All looked-after young people should have the right to stay in care until they are 21, while using bed and breakfast accommodation to house care leavers should be banned.
These are two of the recommendations made by the education committee, which today published a report – “Into Independence: Not Out of Care” – on the options for looked-after young people aged 16 and over.
If enforced, the MPs’ recommendations would mean no young adults were forced to leave care before they turn 21 and only be provided with regulated accommodation.
This would extend the current ‘Staying Put’ policy to young people living in children’s homes, rather than applying to just those in foster care.
“Young people living in residential care homes are often the most vulnerable and should have the right to remain there beyond the age of 18,” the report stated.
Committee chair Graham Stuart said: “Looked-after young people moving towards adulthood deserve a well-supported transition to independence, rather than an abrupt push out of care.”
The report sets out steps the government must take if ministers are to improve care options for young people over 16, and urged the Department for Education (DfE) to “urgently” consult with councils to arrange a suitable time frame for an outright ban on B&Bs.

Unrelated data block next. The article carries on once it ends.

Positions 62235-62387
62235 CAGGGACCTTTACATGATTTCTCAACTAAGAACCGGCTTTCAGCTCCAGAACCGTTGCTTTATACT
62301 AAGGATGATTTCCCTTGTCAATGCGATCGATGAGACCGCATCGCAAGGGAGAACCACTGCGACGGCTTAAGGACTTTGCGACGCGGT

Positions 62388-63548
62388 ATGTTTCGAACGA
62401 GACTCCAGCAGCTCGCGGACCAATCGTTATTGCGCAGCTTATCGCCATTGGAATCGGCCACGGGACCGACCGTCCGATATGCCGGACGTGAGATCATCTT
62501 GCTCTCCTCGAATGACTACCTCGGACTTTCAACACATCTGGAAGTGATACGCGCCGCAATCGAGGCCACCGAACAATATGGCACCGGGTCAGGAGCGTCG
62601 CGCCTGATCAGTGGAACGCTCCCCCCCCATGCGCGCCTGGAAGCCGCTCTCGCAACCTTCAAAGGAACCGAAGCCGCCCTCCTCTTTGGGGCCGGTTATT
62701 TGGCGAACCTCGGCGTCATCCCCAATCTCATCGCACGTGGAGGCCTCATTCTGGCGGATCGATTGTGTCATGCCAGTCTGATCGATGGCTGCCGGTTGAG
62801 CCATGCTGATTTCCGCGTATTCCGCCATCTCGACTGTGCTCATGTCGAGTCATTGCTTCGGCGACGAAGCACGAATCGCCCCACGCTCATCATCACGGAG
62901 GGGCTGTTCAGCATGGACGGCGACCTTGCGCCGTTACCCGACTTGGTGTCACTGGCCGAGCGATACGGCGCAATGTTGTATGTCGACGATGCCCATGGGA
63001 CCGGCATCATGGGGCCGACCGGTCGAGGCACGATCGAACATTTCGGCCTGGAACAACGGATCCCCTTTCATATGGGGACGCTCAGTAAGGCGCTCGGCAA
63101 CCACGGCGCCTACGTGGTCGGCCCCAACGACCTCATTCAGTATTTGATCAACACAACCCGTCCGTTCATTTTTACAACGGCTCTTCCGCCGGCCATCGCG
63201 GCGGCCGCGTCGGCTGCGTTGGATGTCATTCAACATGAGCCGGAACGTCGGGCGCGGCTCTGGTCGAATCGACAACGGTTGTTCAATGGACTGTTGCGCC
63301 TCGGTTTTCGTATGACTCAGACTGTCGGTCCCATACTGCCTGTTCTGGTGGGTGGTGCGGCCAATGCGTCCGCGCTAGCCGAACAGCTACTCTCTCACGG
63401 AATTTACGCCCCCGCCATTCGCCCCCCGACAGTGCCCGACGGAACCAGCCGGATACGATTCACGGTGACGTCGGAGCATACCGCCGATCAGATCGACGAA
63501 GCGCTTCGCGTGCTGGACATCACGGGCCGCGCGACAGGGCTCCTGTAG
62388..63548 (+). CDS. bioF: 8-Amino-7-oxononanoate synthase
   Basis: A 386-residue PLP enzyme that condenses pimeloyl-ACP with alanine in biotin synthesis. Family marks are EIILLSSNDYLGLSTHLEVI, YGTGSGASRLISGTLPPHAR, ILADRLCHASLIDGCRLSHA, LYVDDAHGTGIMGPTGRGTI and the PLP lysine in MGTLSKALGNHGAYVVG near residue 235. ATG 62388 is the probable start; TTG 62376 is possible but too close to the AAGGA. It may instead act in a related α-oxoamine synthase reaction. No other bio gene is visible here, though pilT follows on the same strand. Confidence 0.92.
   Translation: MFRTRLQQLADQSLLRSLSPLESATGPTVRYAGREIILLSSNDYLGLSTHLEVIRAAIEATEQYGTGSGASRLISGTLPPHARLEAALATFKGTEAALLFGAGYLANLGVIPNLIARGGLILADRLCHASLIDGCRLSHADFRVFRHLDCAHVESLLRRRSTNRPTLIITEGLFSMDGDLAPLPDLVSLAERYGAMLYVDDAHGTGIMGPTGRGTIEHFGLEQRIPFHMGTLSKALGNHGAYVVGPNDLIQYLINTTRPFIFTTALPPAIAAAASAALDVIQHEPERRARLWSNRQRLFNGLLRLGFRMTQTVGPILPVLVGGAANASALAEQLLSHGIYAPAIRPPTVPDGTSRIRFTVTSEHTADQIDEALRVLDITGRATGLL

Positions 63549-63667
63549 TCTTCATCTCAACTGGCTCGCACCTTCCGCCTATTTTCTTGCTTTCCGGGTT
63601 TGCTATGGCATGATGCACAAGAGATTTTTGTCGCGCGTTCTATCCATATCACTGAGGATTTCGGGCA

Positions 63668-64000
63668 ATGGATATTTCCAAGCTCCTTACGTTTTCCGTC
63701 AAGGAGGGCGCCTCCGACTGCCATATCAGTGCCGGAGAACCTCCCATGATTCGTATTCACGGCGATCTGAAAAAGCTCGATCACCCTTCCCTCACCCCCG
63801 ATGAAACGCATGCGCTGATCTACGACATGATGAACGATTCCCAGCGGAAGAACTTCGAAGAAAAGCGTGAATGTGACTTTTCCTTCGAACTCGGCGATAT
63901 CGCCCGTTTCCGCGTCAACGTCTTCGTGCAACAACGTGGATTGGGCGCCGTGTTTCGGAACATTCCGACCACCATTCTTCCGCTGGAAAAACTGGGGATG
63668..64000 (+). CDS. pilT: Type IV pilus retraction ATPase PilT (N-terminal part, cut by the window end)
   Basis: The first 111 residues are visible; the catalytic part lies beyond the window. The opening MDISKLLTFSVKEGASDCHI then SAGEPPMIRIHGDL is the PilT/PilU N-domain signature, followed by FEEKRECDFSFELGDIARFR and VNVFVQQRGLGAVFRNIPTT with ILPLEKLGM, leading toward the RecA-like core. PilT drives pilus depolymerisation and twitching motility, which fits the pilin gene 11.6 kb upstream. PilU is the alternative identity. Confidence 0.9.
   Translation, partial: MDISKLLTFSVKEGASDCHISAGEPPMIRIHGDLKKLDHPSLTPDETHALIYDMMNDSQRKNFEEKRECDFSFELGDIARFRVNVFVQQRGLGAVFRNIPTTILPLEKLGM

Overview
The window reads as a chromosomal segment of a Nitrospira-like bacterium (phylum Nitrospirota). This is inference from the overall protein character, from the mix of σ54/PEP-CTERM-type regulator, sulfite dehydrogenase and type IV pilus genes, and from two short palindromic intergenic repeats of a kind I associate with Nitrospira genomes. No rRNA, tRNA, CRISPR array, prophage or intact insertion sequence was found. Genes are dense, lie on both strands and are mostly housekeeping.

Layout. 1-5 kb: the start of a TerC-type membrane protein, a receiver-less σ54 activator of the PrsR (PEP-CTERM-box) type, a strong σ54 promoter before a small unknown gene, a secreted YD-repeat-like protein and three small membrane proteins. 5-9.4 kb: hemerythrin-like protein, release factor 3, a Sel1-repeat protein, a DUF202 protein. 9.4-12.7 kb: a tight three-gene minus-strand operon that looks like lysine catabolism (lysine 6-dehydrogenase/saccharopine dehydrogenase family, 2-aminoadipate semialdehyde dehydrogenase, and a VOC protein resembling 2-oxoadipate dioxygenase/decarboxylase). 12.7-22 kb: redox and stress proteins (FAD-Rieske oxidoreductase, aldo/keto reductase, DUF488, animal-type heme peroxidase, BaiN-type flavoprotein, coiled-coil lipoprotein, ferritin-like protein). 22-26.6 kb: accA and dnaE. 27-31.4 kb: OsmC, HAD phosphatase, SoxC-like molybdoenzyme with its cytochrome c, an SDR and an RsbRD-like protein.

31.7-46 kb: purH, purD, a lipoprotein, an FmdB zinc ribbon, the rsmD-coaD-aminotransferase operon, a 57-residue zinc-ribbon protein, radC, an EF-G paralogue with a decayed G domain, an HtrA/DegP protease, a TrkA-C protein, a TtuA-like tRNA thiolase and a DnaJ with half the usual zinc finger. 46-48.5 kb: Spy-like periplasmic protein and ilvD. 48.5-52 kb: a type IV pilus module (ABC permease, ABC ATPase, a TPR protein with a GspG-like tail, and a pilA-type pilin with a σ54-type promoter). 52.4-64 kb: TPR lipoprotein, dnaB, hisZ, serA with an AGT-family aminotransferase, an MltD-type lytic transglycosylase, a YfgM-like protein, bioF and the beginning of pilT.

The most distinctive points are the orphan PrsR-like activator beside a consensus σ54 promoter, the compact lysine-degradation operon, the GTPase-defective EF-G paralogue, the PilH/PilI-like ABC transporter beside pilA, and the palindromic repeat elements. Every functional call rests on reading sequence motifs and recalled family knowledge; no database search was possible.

Natasha Finlayson, chief executive of the Who Cares? Trust, said: “This is a brave and important report from the education committee, which gets to the heart of what it means for the state to act as a parent to these young people.
“We have a moral duty to make sure that young people in care, living in semi-independent or independent housing, have accommodation that is safe, secure, properly regulated, and that they get the level of help and support they need.”
However, Cllr David Simmonds, chair of the Local Government Association’s Children and Young People Board, reacted more cautiously to the report’s proposals, saying more regulation is “no guarantee of quality”.
He drew particular attention to the proposed ban on B&B placements, saying “we must be careful to ensure that any ban on the use of B&Bs does not leave vulnerable young people effectively homeless due to a lack of temporary accommodation”.
Simmonds also took the opportunity to champion and defend the work local authorities are currently doing to improve care services for over 16s.
He said: “The DfE’s Innovation Programme has a particular focus on care options for adolescents, and several councils are already developing innovative proposals to tackle this issue locally.
“Councils across the country will be keen to learn from the experiences of these trailblazers, and it is important that these projects are given the time and space to develop before existing provision is removed whole-scale.”